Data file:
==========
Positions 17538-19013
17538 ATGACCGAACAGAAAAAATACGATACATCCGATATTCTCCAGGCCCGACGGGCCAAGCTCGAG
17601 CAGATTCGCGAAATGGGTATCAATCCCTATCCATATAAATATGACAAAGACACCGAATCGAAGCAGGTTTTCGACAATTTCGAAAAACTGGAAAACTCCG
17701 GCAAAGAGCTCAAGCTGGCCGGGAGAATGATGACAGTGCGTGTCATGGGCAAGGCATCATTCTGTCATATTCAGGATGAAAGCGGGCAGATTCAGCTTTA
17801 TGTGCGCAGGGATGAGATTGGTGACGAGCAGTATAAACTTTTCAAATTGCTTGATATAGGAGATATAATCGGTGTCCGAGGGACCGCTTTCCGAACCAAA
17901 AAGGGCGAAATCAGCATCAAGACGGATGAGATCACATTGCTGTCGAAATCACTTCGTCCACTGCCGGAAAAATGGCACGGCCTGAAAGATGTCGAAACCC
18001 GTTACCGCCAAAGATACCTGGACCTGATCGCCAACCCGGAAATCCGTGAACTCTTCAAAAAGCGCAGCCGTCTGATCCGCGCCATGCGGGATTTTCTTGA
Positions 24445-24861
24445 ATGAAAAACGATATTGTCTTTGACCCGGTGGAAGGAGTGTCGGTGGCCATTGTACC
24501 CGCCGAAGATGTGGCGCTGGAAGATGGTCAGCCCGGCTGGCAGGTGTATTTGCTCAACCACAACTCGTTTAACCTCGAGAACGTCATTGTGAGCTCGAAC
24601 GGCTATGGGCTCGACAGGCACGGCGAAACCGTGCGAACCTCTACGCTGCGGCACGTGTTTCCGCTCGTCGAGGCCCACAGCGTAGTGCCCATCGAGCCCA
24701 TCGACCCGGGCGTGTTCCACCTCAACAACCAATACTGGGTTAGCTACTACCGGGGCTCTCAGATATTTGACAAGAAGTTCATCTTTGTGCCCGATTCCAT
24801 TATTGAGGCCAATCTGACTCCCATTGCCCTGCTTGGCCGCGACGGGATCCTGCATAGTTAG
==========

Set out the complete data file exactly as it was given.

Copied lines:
Positions 17538-19013
17538 ATGACCGAACAGAAAAAATACGATACATCCGATATTCTCCAGGCCCGACGGGCCAAGCTCGAG
17601 CAGATTCGCGAAATGGGTATCAATCCCTATCCATATAAATATGACAAAGACACCGAATCGAAGCAGGTTTTCGACAATTTCGAAAAACTGGAAAACTCCG
17701 GCAAAGAGCTCAAGCTGGCCGGGAGAATGATGACAGTGCGTGTCATGGGCAAGGCATCATTCTGTCATATTCAGGATGAAAGCGGGCAGATTCAGCTTTA
17801 TGTGCGCAGGGATGAGATTGGTGACGAGCAGTATAAACTTTTCAAATTGCTTGATATAGGAGATATAATCGGTGTCCGAGGGACCGCTTTCCGAACCAAA
17901 AAGGGCGAAATCAGCATCAAGACGGATGAGATCACATTGCTGTCGAAATCACTTCGTCCACTGCCGGAAAAATGGCACGGCCTGAAAGATGTCGAAACCC
18001 GTTACCGCCAAAGATACCTGGACCTGATCGCCAACCCGGAAATCCGTGAACTCTTCAAAAAGCGCAGCCGTCTGATCCGCGCCATGCGGGATTTTCTTGA
Positions 24445-24861
24445 ATGAAAAACGATATTGTCTTTGACCCGGTGGAAGGAGTGTCGGTGGCCATTGTACC
24501 CGCCGAAGATGTGGCGCTGGAAGATGGTCAGCCCGGCTGGCAGGTGTATTTGCTCAACCACAACTCGTTTAACCTCGAGAACGTCATTGTGAGCTCGAAC
24601 GGCTATGGGCTCGACAGGCACGGCGAAACCGTGCGAACCTCTACGCTGCGGCACGTGTTTCCGCTCGTCGAGGCCCACAGCGTAGTGCCCATCGAGCCCA
24701 TCGACCCGGGCGTGTTCCACCTCAACAACCAATACTGGGTTAGCTACTACCGGGGCTCTCAGATATTTGACAAGAAGTTCATCTTTGTGCCCGATTCCAT
24801 TATTGAGGCCAATCTGACTCCCATTGCCCTGCTTGGCCGCGACGGGATCCTGCATAGTTAG